Our Scripture reading consists of two of the most beloved psalms in the Bible. Psalm 22 is a messianic psalm that presents us with a graphic portrait of Christ’s crucifixion, suffering, and death on the Cross. Psalm 23 is unquestionably one of the best known of all the psalms. A thorough study of each psalm is impossible in a devotional; therefore, the focus of this devotion will be Psalm 22. The brackets within the verses contain this author’s amplification. HeartofAShepherdInc@gmail.com.
Psalm 22 – The Suffering Shepherd
If you are familiar with the Gospel accounts of Christ’s death on the Cross, you will recognize the opening words of Psalm 22 as the very words quoted by Christ from the Cross (Matthew 27:45-46; Mark 15:34).
Psalm 22:1-2 – My God [Almighty God; my strength], my God, why hast thou forsaken [left; failed; abandon] me? why art thou so far [remote; distant] from helping [saving; delivering] me, and from the words of my roaring [moaning; cries; distress]? 2 O my God [Supreme God; the Godhead], I cry [call out] in the daytime [daily; by day], but thou hearest [answer; respond] not; and in the night season, and am not silent [still; quiet].”
Christ’s cries of sorrow to His Heavenly Father are found here. Jesus would be betrayed by Judas, denied by Peter, and abandoned by His disciples. In the hour of His suffering, He not only experienced the physical pain of the cross, He also suffered the anguish of loneliness. God the Father had turned away, and Christ cried, “My God, my God, why hast thou forsaken me?” (22:1; Matthew 27:46)
Why would the Father forsake His Son? Why so far away when His Son hung dying on the Cross?
A holy God would not look upon sin, and Jesus in His suffering had become “sin for us, Who knew no sin” (2 Corinthians 5:21). He was altogether sinless; however, He bore the guilt, shame, and condemnation for sin we all deserve…DEATH (Romans 5:12). Make no mistake, God heard the cries of his Son, but heaven was silent as Christ accepted the penalty of our sins (22:2).
Psalm 22:3 – “But thou art holy [completely pure and clean], O thou that inhabitest [dwells; sits; abides] the praises of Israel.”
David confessed the holiness of God’s character, and His worthiness to be praised (22:3). Whatever sorrows and loneliness the king might bear, he was confident God was altogether holy! The God of Israel is faithful, and He hears and answers prayers (22:4-5).
The prophetic focus of Psalm 22 shifted to the shame and reproach Christ would suffer on the Cross beginning with Psalm 22:6 and continuing through to Psalm 22:21.
Consider briefly the humiliation of a cross (22:6), the derision Jesus suffered as the crowd scorned and derided him (22:10). The agonies of the Cross continued with the emotional agony of Golgotha. Jesus was abandoned (22:11), encircled by enemies who are portrayed as bulls and roaring lions (22:12-13). Notice the description of the physical suffering of the Messiah: tired and traumatized (22:14); thirsty and tormented (22:15); taunted by enemies that were portrayed as dogs. The very nails of the cross are portrayed as piercing Christ’s hands and feet (22:16-17). Even the parting of Christ’s robes is prophetically described as it would occur (22:18; John 19:23-24).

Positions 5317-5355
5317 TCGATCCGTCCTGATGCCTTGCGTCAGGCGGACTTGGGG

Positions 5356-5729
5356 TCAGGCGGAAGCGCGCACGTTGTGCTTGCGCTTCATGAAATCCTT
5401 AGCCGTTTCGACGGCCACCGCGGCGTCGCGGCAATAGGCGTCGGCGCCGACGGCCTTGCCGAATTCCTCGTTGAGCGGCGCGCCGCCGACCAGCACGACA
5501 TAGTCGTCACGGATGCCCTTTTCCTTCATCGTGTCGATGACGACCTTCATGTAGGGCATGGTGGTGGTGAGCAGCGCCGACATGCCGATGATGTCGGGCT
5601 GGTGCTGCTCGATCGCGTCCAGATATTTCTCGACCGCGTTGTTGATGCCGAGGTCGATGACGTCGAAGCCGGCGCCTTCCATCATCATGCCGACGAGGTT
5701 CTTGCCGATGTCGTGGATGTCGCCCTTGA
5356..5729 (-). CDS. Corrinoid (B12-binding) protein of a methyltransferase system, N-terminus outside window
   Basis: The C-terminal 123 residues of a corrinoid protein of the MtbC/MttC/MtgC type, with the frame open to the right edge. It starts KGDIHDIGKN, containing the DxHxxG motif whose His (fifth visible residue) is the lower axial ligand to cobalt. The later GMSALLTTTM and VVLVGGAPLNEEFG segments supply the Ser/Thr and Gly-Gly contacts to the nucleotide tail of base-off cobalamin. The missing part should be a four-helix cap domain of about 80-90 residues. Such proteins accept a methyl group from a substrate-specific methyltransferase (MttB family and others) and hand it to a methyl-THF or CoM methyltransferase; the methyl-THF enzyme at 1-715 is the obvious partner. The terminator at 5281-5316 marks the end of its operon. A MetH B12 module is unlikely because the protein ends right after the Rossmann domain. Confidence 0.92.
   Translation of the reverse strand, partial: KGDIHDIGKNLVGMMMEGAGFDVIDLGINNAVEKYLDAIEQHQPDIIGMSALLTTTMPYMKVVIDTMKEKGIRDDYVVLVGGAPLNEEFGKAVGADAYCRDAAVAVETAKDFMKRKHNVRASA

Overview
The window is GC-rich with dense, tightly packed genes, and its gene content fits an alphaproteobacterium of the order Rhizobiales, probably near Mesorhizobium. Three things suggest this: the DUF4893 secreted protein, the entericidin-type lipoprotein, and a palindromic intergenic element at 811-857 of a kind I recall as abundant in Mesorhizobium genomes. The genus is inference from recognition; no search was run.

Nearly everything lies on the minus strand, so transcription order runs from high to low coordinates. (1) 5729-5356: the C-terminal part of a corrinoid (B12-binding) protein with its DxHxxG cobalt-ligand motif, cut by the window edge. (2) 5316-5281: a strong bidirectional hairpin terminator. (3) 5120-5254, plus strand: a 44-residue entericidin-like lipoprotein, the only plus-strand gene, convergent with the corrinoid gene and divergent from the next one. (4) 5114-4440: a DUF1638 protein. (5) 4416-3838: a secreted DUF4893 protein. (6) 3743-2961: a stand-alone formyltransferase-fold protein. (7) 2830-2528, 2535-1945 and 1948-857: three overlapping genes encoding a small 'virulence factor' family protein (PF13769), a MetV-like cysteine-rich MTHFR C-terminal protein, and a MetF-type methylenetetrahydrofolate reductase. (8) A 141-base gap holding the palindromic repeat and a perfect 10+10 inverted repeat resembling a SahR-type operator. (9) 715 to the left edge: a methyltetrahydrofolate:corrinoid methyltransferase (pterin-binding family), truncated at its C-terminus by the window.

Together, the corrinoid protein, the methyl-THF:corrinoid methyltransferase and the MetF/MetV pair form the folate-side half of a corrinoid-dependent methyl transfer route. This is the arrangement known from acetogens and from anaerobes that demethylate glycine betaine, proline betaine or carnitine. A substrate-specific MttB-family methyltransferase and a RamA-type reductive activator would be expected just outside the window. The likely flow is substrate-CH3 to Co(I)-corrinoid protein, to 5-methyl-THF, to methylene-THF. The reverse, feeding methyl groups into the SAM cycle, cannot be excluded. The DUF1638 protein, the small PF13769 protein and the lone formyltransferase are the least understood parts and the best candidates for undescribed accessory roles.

The prophetic scene of the Cross continues with Christ’s death portrayed in the words, “19But be not thou far from me, O Lord: O my strength, haste thee to help me. 20Deliver my soul from the sword; My darling from the power of the dog” [a portrayal of the Gentile soldiers, 22:19-20].
The first invitation was to Israel, “the seed of Jacob…the seed of Israel,” and was an appeal for the people to glorify and fear the LORD (22:23). Reminiscent of the thief on the cross, the Messiah was foretold as not rejecting the afflicted, nor hiding “his face from him; But when he cried unto him, he heard” (22:24). I believe this was a foretelling of the thief crying to Jesus on the Cross, “Lord, remember me when thou comest into thy kingdom” (Luke 23:42). Jesus heard his penitent cry, and answered, “Verily I say unto thee, To day shalt thou be with me in paradise” (Luke 23:43).
The second invitation was a universal one to all nations, and all people of the earth. David wrote, “27All the ends of the world shall remember and turn unto the Lord: And all the kindreds of the nations shall worship before thee. 28For the kingdom is the Lord’s: And he is the governor among the nations” (22:27-28).
Closing thoughts – One thousand years before the Cross, David penned in exacting detail this prophecy of a suffering Messiah (Psalm 22). Christ’s death fulfilled the Father’s plan for a substitutionary sacrifice for the sins of mankind. His glorious resurrection triumphed over sin and the grave, promising all who accept Him, forgiveness and redemption. Even the Second Coming of Christ is found in Psalm 22: Jesus Christ will come again, as Sovereign and Governor of the nations, and all will “bow before Him…and declare His righteousness…that He hath done this!” (22:28-31)
Hallelujah! What A Savior!
Copyright 2021 – Travis D. Smith